The article makes perfect sense as traffic management in the country has always been car-oriented including the strategies, policies, schemes, measures and others that have focused on facilitating private car travel over active and public transport modes. The challenge here is how to bring this up front and an election issue at both national and local levels.
I spotted these two riding what appears as monocycles in Bonifacio Global City (BGC). I was taking a walk between our our building to get to another when I saw them crossing the intersection ahead of me.
I thought these were cool modes of transport but I am unsure I can balance myself on these. I would more likely use a bicycle like the other guy in the photo (far side of the intersection crossing). I would also most likely use a bike on the sidewalk if this were allowed and also considering how wide the sidewalks there are. BGC also has protected bike lanes along certain roads so that’s another option if its prohibited to use your bike on sidewalks.
I keep mentioning sidewalks and how wide they are (at least in the photo) because we do need wide sidewalks that we can use for walking or cycling (basically moving about). It is always mentioned in various threads that we should plan and build our cities for the most vulnerable among us. That means a shift from the current car-centric set-up to a more people-oriented system. The latter requires more infrastructure for walking and cycling that includes wide sidewalks and protected bike lanes and paths. This also means more effort and resources will be required to improve public transport services since these have the most synergy and impact.
To start the year 2022, I’m sharing another article by Todd Litman. I thought this was a timely one as this is basically about transport equity and the results despite competent planners and perhaps good intentions.
Litman, T. (December 21, 2022) “Good Planners: Bad Outcomes. How Structural Biases Can Lead to Unfair and Inefficient Results,” Planetizen, https://www.planetizen.com/blogs/115621-good-planners-bad-outcomes-how-structural-biases-can-lead-unfair-and-inefficient?utm_source=newswire&utm_medium=email&utm_campaign=news-12232021&mc_cid=35d4ce69aa&mc_eid=9ccfe464b1 [Last accessed: 12/27/2021]
There should be similar studies for the Philippine case. We need to understand and correct bad practices including those related to an over-reliance to what is referred to as “old school” practices (i.e., “nakasanayan na”, “ginagawa na noon pa”, and so on), which is what young engineers and planners are taught by the “old boys” in certain agencies as an initiation of sorts if not part of their ‘continuous orientation’ at these offices.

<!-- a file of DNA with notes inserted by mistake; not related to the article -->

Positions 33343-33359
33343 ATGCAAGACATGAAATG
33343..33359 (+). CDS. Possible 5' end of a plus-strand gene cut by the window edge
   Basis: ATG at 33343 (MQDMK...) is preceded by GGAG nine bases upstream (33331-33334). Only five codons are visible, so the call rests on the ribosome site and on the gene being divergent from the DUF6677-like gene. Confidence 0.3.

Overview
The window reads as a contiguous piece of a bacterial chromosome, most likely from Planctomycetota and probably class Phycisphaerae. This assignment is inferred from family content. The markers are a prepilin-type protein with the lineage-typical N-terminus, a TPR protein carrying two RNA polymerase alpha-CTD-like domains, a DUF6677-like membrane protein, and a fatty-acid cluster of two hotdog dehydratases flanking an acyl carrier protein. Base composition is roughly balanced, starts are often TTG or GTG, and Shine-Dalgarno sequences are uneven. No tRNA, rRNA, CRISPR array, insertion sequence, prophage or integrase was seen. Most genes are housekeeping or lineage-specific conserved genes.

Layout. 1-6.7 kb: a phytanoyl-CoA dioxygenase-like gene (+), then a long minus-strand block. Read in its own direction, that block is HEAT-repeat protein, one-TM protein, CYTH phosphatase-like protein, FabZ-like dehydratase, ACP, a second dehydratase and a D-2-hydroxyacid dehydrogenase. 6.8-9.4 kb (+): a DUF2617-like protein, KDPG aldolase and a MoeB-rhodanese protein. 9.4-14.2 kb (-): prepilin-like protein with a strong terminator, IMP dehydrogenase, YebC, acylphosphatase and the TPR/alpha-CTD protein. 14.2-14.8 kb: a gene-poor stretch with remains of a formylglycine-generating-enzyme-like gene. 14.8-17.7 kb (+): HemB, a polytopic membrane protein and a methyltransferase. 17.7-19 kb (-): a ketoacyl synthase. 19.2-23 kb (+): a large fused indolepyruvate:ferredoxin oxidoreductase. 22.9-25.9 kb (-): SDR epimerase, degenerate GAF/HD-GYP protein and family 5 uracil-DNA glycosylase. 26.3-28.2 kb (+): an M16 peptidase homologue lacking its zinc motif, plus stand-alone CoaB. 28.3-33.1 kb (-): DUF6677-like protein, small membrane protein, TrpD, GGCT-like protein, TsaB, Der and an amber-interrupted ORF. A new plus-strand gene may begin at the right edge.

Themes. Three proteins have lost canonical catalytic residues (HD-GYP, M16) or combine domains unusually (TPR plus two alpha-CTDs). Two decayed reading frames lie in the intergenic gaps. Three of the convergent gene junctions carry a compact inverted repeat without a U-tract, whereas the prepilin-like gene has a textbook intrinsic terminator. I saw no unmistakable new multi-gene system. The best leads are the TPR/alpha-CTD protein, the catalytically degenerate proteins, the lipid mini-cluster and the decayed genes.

We end the year with an article from Todd Litman via Planetizen. The topic is something that we really need to ponder on as we or if we are to move towards more sustainable transportation for our cities and municipalities. The experiences during this Covid-19 pandemic should have provided us glimpses of how it could be if we put active and public transport above automobile dependence or car-centricity.
The main article may be found here (in proper citation for academic/researchers reading this):
A recent development on parking minimums is about Toronto removing these for new residential developments:
Davis, E.N. (December 16, 2021) “Toronto Removes Parking Minimums for New Residential Developments,” Storeys, https://storeys.com/toronto-removes-parking-minimums-residential-developments/ [Last accessed: 12/23/2021]
Indeed, the building code and local government provisions for minimum numbers of parking spaces for various buildings translate into more expensive units for prospective residents or lessees. Perhaps someone should be collecting and analyzing the data on buildings such as high-rise residential and commercial developments? This is to have the numbers for an objective and factual discussion about parking minimums for these types of development. Here is an excerpt from the National Building Code showing examples of minimum parking requirements for residential buildings:
How many parking spaces are actually bought or leased/rented among the hundreds usually provided in buildings, to comply with building code and local government requirements? What is the ratio of parking slots per unit? Where are the trip-ends for these developments (especially for residential buildings)? The answers to these questions may help us understand the situation and formulate revisions to building code as well as local government requirements for the minimum number of parking spaces.